Right now I do a pop up store/exhibition twice a year in Tokyo, and a couple of times in Amsterdam and Milan. Actually talking and coming into contact with the clients is the method that I think suits me most.

AMBEREBMA JJ4

AMBEREBMA JJ4
Photographer: Zak Andera Zaccone

We were intrigued to see so much diversity between your products in terms of their individual designs and inspirations. There are unifying themes, of course, but why it is it (do you think) that so many of your pieces showcase such a wide range of influences?

The core of my philosophy has always been the same. I like the phrase “nothing is good or bad: thinking makes it so”.
The world exists from two core aspects; however, it all depends on how you perceive things. That is the reason why I make unisex products and why black and white is emphasized. That dualist philosophy is always present when I design the bags and when we shoot the products. I focus on portraying the image of AMBEREBMA when I design: “It looks simple from the outside but there is an inner strength that lies within”.

I like the thought of this, and I would like to be like that as well. I believe this comes across quite strongly in my designs.

 

Is there a particular process you follow when designing?

In the process of designing, image research and material research is important but, even more than that, I find importance in communication and coming into contact with people. At the exhibition, I talk to clients and I listen to their feedback. When we shoot the campaign imagery, I talk to the photographer. When I work on collaborations, I talk to the artist.

The smallest things can turn into a big idea for me. I draw my designs by hand and I make the paper patterns myself.

AMBEREBMA MM1

AMBEREBMA MM1
Photography: Jim Plasman

Do you have a favourite piece from your current collection?

[Laughs] That’s a hard one!

To me, each item is like my child. I use the SS1 (the card case), SS2 (coin case), and MM1 (multi-case) daily. I also use JJ2 bag frequently and, since I travel a lot for work, I use the SS4 (passport case).

I try to use all the items in order to see the good and bad sides of the product.

AMBEREBMA JJ3

AMBEREBMA JJ3
Photographer: Zak Andrea Zaccone

Describe your ideal customer: what type of person would most appreciate the AMEREBMA label?

The target for this [sort of high quality] brand. I use high quality materials and the products are long-lasting. So I’m not focusing on age or gender. I guess you can say that anyone who agrees with and shares my mission statement is my target.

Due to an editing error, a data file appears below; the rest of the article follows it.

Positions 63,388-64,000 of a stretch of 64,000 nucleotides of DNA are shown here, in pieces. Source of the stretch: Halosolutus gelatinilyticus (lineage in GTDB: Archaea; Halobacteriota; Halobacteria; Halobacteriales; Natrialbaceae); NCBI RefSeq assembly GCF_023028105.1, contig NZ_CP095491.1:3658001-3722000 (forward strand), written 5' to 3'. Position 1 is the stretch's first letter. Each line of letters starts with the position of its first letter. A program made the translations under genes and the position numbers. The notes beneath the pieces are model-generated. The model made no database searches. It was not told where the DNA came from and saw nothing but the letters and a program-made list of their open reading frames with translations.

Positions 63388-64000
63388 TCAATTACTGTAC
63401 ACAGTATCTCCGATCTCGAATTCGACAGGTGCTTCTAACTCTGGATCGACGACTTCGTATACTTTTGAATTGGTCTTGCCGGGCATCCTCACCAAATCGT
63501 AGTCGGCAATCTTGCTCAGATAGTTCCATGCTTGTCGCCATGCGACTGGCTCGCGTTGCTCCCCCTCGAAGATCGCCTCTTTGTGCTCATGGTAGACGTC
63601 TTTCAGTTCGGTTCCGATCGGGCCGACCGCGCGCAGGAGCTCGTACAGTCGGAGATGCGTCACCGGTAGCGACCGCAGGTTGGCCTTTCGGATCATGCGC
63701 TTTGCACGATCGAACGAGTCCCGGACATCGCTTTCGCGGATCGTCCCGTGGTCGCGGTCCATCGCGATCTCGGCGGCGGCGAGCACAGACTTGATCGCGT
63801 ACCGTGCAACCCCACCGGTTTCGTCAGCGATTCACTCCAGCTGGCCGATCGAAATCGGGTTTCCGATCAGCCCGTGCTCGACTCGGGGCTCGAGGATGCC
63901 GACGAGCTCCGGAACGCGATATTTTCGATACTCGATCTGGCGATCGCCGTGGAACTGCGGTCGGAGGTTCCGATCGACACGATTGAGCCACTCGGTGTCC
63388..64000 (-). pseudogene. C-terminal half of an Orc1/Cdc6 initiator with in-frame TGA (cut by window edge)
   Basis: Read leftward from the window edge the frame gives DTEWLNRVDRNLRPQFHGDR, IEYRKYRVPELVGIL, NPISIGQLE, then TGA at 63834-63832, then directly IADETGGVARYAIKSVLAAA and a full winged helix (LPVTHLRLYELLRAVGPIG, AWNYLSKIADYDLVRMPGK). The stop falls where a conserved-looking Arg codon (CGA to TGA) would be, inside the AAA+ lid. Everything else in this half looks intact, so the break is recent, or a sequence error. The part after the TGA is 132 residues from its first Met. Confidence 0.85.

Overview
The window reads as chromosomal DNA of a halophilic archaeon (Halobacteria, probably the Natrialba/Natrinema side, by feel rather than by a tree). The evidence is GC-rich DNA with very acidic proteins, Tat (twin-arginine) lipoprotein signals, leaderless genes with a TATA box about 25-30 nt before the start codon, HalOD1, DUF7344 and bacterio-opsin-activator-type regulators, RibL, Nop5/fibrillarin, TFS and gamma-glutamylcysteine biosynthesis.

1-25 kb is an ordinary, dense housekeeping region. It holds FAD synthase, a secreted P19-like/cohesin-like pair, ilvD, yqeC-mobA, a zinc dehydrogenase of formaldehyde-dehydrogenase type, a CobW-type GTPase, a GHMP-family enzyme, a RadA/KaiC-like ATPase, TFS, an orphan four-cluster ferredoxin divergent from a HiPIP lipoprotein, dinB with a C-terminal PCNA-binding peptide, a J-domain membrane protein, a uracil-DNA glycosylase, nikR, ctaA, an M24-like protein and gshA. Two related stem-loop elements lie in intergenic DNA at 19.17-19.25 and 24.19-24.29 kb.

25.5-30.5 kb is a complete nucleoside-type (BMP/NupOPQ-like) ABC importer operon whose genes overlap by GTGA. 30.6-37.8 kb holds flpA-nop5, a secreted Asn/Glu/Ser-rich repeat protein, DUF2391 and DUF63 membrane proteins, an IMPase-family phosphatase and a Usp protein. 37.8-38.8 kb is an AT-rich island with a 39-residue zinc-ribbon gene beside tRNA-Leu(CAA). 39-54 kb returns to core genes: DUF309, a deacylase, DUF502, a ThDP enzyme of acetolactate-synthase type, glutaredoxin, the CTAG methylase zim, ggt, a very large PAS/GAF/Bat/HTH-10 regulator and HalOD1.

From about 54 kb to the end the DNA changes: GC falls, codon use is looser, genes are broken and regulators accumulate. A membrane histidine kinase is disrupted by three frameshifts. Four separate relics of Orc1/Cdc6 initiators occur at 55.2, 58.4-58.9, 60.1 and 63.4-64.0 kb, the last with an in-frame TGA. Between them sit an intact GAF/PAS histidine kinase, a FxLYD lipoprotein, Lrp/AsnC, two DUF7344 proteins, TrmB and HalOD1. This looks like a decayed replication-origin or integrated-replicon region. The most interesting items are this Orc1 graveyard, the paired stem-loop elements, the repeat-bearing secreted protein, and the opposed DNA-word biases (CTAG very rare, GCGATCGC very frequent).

What are you currently working on?

I’m working on a joint exhibition with the artist Alice Morishita in Tokyo. We’ve recently done some collaboration pieces together and the exhibition is on Oct 17th, 18th, and 19th.

Afterwards, I am going to show at an Open Atelier in Amsterdam with the Dutch jewelry artist, Jacomijn van der Donk. It will be on November 22nd and 23rd.

I will also be having a pop up store/ exhibition in Milan in December. Please check my Facebook page for details:  www.facebook.com/amberebmabag

AMBEREBMA MM2

AMBEREBMA MM2
Photography: Jim Plasman

What is your FAULT?

[Laughs] I’m stubborn and I tend to focus too much into my own world. That’s why, maybe I’m a little weak on the sales aspect.

 

For more information on Noriko or AMBEREBMA, please visit www.amberebma.com

Between Space – the new editorial by Kailas exclusive to FAULT Online!

1 (Medium)

Jacket (Georgine) Shirtdress (Lie Sang Bong) Earring, worn as pendant (Erickson Beamon)

2 (Medium)

Coat (Kelly Wearstler) Dress (Victoria Andreyanova) Belt (Cheap Monday) Shoes (Marissa Webb) Ring (Alexis Bittar)

3 (Medium)

Blouse (Suno) Sweater (Dr. Martins) Skirt and belt (Bibhu Mohapatra) Shoes (Marissa Webb) Necklace (Alexis Bittar)

5 (Medium)

Blouse (Rachel Zoe) Jumper (Novis) Shoes (Walter Steiger) Necklace (Erickson Beamon) Purse (Osklen)

6 (Medium)

Jacket (Katie Ermilio) Dress, worn as blouse (BCBG MaxAzria) Skirt (Novis) Shoes (John Fluevog) – NOT PICTURED Earrings (Erickson Beamon)

7 (Medium)

Jacket (Lie Sang Bong) Fur stole (Adrienne Landau) Sweater (Suno) Skirt (Cheap Monday) Shoes (John Fluevog) Bangles (Circa Sixty Three)

8 (Medium)

Mesh top (Stijlus) Collared top (Katie Ermilio) Ring (Erickson Beamon)

Photographer: Kailas (http://www.kailasphotography.com/)
Photo assistant: Nick Ducot
Fashion Stylist: Emily Bess (http://www.emilybess.com/)
Hair: Jeanie Syfu (http://artmixbeauty.com/jeanie-syfu)
Makeup: Anastasia Durasova (http://artmixbeauty.com/anastasia-durasova)
Fashion Stylist Assistant: Brandon Garr
Model: Kristy Kaurova